ABORIGINAL children are more than 10 times as likely as non-Aboriginal children to be removed from their parents and taken into out-of-home care, and that gap is increasing, new figures reveal.
The Productivity Commission’s Report on Government Services, to be released today, will show that 5.7 per cent of all indigenous children were living in out-of-home care as at June 30, 2103, compared to just 0.5 per cent of non-indigenous children.
Indigenous children made up more than a third of all children in out-of-home care — 13,914 out of a total 40,624 children in care.
The figures show that the number and rate of children being taken into care across the nation has been increasing since 2009, but for indigenous children those figures have been increasing at a faster rate.
In 2009, the rate of non-indigenous children living in care was 4.9 per 1000 children — a figure that increased to 5.3 per 1000 children in 2013. The rate for all children was 7.7 per 1000 children.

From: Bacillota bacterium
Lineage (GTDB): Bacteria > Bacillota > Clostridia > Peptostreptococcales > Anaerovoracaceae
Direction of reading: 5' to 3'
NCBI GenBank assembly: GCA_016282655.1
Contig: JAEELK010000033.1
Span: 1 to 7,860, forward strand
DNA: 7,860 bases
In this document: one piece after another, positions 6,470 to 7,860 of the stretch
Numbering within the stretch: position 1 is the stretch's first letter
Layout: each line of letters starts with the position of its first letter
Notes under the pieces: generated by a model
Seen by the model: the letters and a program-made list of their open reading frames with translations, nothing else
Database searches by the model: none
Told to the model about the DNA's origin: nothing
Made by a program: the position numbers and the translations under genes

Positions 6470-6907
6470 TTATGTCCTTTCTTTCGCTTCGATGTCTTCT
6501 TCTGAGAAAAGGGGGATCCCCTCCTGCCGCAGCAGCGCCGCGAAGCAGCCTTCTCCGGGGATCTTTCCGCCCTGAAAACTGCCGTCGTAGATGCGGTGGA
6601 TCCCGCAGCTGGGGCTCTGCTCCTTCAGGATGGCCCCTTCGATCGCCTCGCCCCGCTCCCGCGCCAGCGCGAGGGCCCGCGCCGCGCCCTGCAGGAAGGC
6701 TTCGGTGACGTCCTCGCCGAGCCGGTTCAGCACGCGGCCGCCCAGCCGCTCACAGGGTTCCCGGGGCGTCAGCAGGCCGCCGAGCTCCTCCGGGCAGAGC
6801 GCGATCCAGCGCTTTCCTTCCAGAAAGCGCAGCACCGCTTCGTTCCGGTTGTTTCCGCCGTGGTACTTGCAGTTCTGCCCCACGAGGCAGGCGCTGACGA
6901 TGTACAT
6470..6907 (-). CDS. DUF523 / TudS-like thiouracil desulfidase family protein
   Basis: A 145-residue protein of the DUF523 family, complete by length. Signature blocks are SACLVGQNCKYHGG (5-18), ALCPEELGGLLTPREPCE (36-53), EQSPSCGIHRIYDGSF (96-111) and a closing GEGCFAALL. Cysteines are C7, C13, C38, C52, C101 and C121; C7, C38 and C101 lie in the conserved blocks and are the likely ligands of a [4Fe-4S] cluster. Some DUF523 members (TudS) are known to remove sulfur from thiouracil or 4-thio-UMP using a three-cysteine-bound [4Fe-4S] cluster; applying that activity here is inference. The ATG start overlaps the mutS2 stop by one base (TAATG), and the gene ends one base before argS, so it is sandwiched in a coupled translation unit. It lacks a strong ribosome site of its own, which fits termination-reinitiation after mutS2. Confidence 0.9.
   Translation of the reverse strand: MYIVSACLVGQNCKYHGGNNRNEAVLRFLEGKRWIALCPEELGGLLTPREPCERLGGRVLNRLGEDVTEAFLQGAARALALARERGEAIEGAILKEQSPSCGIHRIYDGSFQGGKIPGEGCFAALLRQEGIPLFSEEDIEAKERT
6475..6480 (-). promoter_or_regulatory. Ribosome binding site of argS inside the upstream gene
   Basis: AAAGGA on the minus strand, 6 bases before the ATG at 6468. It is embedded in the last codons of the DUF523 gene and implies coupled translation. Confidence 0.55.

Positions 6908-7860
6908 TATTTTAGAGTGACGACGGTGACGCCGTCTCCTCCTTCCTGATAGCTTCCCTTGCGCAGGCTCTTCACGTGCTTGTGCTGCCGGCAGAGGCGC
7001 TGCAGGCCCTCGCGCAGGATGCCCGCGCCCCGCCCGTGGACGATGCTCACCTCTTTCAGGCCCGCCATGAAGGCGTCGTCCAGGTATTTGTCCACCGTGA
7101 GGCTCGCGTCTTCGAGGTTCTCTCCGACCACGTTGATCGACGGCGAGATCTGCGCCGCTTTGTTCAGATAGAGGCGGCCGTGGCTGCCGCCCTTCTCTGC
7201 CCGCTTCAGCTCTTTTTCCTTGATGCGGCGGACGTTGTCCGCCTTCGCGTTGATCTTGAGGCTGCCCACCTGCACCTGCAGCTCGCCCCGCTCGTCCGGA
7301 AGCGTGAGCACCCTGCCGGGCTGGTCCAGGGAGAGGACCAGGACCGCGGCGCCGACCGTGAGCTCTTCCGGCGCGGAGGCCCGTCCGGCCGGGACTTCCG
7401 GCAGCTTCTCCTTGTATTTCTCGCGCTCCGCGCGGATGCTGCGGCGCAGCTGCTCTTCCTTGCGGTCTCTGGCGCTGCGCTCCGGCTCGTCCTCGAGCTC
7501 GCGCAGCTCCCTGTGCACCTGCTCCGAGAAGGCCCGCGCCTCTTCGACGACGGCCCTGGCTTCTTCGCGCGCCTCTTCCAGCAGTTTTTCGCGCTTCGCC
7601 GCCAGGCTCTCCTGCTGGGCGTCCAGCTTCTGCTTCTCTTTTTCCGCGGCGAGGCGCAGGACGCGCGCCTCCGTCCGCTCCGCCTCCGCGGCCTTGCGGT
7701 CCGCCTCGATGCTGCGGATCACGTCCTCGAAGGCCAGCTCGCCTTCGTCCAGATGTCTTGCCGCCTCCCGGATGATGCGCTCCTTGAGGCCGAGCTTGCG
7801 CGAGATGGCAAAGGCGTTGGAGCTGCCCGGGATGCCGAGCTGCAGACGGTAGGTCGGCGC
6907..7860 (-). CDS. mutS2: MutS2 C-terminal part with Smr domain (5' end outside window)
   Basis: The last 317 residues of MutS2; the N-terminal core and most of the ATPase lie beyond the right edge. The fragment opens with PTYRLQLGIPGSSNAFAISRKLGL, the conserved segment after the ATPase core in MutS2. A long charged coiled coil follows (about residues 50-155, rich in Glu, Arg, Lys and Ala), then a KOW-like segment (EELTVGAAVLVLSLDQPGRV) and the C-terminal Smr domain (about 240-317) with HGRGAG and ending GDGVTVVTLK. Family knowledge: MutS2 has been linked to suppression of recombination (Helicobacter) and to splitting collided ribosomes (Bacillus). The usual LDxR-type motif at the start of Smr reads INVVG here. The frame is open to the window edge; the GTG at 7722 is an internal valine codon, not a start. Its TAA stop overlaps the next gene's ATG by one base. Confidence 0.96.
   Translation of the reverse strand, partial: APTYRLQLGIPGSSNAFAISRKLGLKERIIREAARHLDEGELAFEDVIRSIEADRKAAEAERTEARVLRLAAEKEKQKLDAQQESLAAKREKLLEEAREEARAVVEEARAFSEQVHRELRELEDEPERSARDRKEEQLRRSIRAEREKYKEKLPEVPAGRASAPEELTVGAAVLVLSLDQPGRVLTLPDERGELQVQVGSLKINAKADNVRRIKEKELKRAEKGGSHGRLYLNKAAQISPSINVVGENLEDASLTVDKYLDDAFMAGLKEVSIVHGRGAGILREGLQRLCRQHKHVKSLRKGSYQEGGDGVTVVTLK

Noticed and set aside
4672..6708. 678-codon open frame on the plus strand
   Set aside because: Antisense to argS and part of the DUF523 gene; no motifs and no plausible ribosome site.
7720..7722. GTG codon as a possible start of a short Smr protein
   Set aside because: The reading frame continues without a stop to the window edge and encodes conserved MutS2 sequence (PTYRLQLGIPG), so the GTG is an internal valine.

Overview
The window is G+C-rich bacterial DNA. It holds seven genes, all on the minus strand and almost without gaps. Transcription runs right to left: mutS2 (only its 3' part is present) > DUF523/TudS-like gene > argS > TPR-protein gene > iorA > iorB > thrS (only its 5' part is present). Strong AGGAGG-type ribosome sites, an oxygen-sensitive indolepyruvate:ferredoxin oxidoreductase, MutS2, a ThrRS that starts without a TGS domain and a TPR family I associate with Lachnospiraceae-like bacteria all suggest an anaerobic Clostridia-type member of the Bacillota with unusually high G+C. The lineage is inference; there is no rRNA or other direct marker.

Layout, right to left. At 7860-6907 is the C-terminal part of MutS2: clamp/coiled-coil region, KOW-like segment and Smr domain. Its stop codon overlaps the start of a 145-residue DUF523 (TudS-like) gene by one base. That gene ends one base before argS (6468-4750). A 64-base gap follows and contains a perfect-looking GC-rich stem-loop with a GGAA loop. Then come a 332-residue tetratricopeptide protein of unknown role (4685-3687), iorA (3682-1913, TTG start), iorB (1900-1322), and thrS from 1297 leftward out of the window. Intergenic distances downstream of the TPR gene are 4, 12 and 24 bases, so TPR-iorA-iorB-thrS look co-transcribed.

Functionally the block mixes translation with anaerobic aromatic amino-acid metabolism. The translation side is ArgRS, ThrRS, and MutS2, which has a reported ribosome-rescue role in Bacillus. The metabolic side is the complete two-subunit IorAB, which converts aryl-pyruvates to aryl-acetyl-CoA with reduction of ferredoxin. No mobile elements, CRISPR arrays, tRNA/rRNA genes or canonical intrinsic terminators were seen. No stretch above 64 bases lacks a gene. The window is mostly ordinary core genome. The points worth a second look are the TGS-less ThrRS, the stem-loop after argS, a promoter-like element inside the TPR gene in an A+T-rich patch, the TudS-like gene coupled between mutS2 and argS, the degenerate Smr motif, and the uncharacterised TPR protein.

However, for indigenous children, that rate has jumped from 44.8 per 1000 children in 2009 to 56.9 per 1000 children in 2013.
Indigenous children are also far more likely to be the subject of a child protection notification.
Nationally, 14 per cent of all Aboriginal children were the subject of a child protection notification in 2012-13. This compared to just 3 per cent of non-indigenous children.
NSW has by far the highest rate of Aboriginal children being removed from their families. As at June 30, 2013, 8.5 per cent of indigenous children were living in out-of-home care.
This was followed by the ACT, which had 6.3 per cent of Aboriginal children in care, South Australia with 6.1 per cent, Victoria with 5.9 per cent, Western Australia with 5.7 per cent, Queensland with 4.4 per cent and Tasmania with 2.8 per cent.
The Northern Territory had the lowest rate, with 2.2 per cent of Aboriginal children in care.
However, NSW had the best rate of placing indigenous children with relatives or kin, at more than 60 per cent.
This compared to a national average of just 52.5 per cent. A further 16.3 per cent of indigenous children in out-of-home care nationally were placed with other indigenous carers.